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Key findings
  • About seven in 10 Zimbabweans (69%) say parents are “sometimes” or “always” justified in using physical force to discipline their children.
  • A majority (58%) of Zimbabweans say child abuse and neglect are infrequent problems in their community, but 36% disagree.
  • Only minorities say resources are available in their community to help abused and neglected children (40%), children with disability (35%), and children and adults with mental or emotional problems (28%).
  • A majority (54%) of Zimbabweans say the government is doing a poor job of protecting and promoting the well-being of vulnerable children.

Zimbabwe’s children have the right to be protected against violence, sexual and economic exploitation, child labour, neglect, and all other forms of abuse under the Constitution, the Children’s Act and Children’s Amendment Bill currently being tabled in Parliament, the United Nations Convention on the Rights of the Child, and the African Charter on the Rights and Welfare of the Child (Government of Zimbabwe, 2013; Veritas, 2022;, 2017).

But despite these legal provisions and the efforts of the government and other stakeholders to make them a reality, children in Zimbabwe face a wide range of vulnerabilities. One-third of young women experience sexual violence before their 18th birthday. About the same proportion of 5- to 17-year-olds are engaged in child labour (UNICEF Zimbabwe, 2023). Economic decline and the massive exodus of parents/guardians to other countries have left many children susceptible to neglect and abuse (Chronicle, 2019; Feltoe, 2017).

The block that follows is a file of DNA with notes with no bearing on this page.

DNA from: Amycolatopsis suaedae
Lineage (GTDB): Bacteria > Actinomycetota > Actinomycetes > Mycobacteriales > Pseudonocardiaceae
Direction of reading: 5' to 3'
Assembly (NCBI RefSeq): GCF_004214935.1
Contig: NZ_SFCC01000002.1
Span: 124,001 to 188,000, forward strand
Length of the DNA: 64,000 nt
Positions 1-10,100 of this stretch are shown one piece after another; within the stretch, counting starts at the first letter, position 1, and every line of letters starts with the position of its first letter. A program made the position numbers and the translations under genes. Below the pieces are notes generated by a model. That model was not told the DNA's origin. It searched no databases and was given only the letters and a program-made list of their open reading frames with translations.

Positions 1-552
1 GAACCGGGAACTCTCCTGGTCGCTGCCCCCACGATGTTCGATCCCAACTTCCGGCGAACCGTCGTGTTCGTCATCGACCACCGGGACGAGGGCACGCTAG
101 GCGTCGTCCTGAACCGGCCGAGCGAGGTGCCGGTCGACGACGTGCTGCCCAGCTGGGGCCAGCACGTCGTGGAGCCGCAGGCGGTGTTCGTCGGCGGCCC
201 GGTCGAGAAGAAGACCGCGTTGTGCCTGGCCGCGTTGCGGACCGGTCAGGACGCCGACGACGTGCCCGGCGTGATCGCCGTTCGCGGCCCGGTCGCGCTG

Childline Zimbabwe, a telephone hotline, reported that it handled 25,000 cases of child abuse in 2018 (Moyo, 2022), and Zimbabwe’s national statistics office reported that 22 children were killed by their parents or guardians in 2019-2020 (Butaumocho, 2022). The prevalence of child abuse may have contributed to the Zimbabwe High Court’s ban on the use of corporal punishment to discipline children both at home and at school (Shaban, 2017).

President Emmerson Mnangagwa has publicly warned religious organisations against accepting child marriages (Murwira, 2021), and his deputy, Constantino Chiwenga, has said the government will pursue stiffer penalties for child abusers (Mutongwiza, 2022). After media reports about two 9-year-old pregnant girls, the Zimbabwe Gender Commission (2022) issued a statement calling for harsher punishments for the sexual exploitation and abuse of girls.

This dispatch reports on a special survey module included in the Afrobarometer Round 9 (2021/2022) questionnaire to explore Africans’ attitudes and perceptions related to child welfare.

In Zimbabwe, survey findings show that a majority of adults support the use of physical force to discipline children, and about half say this practice is common in their community.

While a majority say child abuse and neglect are infrequent occurrences in their community, more than half say it is common to see school-age children who are not in school.

Fewer than half say that support services are available in their community for abused or neglected children, for children with disability, and for children and adults with mental or emotional problems. And a majority of Zimbabweans are dissatisfied with the government’s performance on child welfare. Poor citizens are particularly unlikely to say that help is available and that the government is doing a good job of protecting and promoting the well-being of vulnerable children.

Stephen Ndoma

Stephen is the assistant project manager for Southern Africa